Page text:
Immunity

Your body's ability to resist or fight off an infection. Your immune system is a network of cells throughout your body that help you avoid getting infected and help you get better when you are infected.

Immunocompromised

Also called immune-compromised or immunodeficient. This describes someone who has an immune system that can't resist or fight off infections as well as most people. This can be caused by several illnesses. Some treatments for illnesses can also cause someone to be immunocompromised.

Incubation period 

The interval between the time of invasion by an infectious agent and appearance of the first sign or symptom of the disease in question. For SARS-CoV-2, the incubation period is on average four to five days but may be as long as 14 days. 

Infectious period 

Period of time during which a case is able to transmit a disease to others. The infectious period starts two days before someone develops symptoms. 

Isolation 

Isolation separates sick people with a contagious disease from people who are not sick.
Isolation occurs under conditions (for example, having a private bedroom and bathroom) that will prevent or limit the transmission of an infectious agent to those who are susceptible. A confirmed case of COVID-19 (someone who has tested positive for the virus) should be isolated for the entirety of their infectious period.

N95 respirator

Sometimes casually referred to as an “N95 mask,” this personal protective equipment is worn on providers’ faces, forming a tight seal around the nose and mouth. Though it looks like a surgical mask, an N95 is actually a respirator that filters out at least 95 percent of particles in the air. According to the CDC, an N95 respirator is recommended only for use by healthcare personnel (HCP) who need protection from both airborne and fluid hazards (e.g., splashes, sprays). These respirators are not used or needed outside of healthcare settings.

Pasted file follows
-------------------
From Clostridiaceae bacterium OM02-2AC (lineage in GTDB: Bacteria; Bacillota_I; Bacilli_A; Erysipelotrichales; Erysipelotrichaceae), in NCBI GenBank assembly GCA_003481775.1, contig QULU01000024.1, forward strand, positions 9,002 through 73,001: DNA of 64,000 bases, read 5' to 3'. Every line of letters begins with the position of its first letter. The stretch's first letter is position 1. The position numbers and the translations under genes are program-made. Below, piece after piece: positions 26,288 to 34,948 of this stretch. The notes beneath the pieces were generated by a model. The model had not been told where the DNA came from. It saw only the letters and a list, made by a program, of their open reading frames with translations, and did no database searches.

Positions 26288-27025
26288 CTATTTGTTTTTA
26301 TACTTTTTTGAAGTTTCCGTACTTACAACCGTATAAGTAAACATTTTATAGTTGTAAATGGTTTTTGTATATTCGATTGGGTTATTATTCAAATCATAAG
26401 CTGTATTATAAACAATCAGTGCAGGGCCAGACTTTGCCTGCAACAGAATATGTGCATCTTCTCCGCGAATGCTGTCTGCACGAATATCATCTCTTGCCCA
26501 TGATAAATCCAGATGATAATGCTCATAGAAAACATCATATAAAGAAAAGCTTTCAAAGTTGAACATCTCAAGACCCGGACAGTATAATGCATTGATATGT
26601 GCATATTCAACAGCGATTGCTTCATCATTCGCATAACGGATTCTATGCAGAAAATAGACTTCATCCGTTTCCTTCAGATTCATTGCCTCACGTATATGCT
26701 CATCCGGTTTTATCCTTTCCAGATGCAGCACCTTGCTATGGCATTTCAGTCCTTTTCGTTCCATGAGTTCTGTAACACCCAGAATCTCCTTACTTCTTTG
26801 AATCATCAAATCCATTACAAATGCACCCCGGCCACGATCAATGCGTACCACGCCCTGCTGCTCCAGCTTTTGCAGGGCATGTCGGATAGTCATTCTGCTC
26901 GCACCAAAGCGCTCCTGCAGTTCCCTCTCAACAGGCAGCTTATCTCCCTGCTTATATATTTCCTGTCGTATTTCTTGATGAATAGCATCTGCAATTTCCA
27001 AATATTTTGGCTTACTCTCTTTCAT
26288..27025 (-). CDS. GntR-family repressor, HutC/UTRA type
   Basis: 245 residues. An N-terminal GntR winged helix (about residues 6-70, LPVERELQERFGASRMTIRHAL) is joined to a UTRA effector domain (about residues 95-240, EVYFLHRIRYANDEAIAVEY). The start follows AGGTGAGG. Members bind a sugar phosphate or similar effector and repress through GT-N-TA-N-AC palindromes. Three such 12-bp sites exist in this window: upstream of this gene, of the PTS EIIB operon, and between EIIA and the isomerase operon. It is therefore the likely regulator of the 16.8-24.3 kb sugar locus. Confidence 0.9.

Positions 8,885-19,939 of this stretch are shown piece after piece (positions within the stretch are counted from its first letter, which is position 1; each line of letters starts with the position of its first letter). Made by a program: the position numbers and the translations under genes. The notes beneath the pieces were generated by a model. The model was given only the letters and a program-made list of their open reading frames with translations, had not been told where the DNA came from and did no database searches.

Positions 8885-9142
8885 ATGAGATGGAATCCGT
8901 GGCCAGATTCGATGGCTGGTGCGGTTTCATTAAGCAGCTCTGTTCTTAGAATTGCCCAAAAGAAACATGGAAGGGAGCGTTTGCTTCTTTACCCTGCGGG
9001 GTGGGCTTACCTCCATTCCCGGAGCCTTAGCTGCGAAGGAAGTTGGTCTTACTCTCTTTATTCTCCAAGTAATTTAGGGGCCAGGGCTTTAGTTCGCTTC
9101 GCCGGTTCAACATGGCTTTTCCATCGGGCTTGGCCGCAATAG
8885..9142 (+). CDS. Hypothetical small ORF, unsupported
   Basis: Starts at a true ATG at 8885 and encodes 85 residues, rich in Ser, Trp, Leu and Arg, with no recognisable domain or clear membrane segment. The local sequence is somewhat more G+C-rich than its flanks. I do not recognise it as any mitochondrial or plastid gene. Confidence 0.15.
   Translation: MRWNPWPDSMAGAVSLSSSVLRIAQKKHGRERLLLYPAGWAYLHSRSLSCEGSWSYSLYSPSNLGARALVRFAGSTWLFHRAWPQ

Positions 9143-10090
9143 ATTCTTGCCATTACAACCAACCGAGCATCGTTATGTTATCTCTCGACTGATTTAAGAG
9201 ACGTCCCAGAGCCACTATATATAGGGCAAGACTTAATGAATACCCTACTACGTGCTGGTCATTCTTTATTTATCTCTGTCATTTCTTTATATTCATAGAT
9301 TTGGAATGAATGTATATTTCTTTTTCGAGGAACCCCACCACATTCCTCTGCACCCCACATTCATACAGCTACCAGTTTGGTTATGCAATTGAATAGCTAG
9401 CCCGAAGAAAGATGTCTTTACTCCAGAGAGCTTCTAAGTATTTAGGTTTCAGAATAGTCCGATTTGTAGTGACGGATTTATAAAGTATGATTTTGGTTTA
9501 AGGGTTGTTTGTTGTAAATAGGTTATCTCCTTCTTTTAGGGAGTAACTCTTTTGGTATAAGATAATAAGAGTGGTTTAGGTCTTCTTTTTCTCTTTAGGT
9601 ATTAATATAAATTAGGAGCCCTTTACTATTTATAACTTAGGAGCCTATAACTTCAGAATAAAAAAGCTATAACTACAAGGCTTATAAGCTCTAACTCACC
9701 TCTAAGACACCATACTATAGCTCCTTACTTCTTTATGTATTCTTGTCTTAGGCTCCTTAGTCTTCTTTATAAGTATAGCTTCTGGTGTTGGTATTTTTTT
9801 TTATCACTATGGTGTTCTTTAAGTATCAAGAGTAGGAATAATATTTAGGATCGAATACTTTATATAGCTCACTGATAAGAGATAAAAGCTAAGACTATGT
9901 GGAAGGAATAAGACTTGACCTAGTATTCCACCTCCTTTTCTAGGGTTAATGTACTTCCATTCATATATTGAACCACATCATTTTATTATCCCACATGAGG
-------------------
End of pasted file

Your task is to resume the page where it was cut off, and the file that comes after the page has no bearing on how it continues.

Outbreak

This shares the same definition as epidemic (a sudden increase in the number of cases of a disease, above what is typically expected in a particular area), with one exception—an outbreak usually refers to a more limited geographic area.   

Pandemic

An epidemic that has spread over several countries or continents, impacting many people. Pandemics typically happen when a new virus spreads easily among people who—because the virus is new to them—have little or no pre-existing immunity to it.

PCR test 

Short for polymerase chain reaction. A PCR test is a diagnostic test that identifies a virus in the body. SARS-CoV-2 has DNA and RNA sequences that are unique and specific to the virus—that is, no other virus or organism has these sequences. The SARS-CoV-2 PCR test assesses for these sequences. If they are present, the test is positive. It is important to recognize that this is not a culture; these tests just assess for the nucleic acid sequences. PCR tests for SARS-CoV-2 are usually done from swabs taken from the back of the throat or nose.

Personal protective equipment (PPE)

“Specialized clothing or equipment, worn by an employee for protection against infectious materials,” as defined by the Occupational Safety and Health Administration (OSHA). In health care settings, PPE may include gloves, gowns, aprons, masks, respirators, goggles, and face shields. The CDC provides recommendations for when and what PPE should be used to prevent exposure to infectious diseases.

Quarantine 

Unlike isolation, quarantine involves separating and restricting the movements of people who were exposed to a contagious disease to see if they become sick. The government may impose a quarantine on someone who was exposed to COVID-19 to avoid spread of the disease to others if they get sick.

Respiratory droplets 

These are particles of respiratory secretions that are exhaled and typically consist of water-like fluid. If someone is infected with SARS-CoV-2, their respiratory droplets will contain SARS-CoV-2 virus, and these are infectious. Respiratory droplet particles cannot float in the air; they will drop to the ground by gravity. Therefore, after a person exhales them, they fall within three to four feet. From a technical standpoint, these particles are defined as >five microns in diameter.

SARS-CoV-2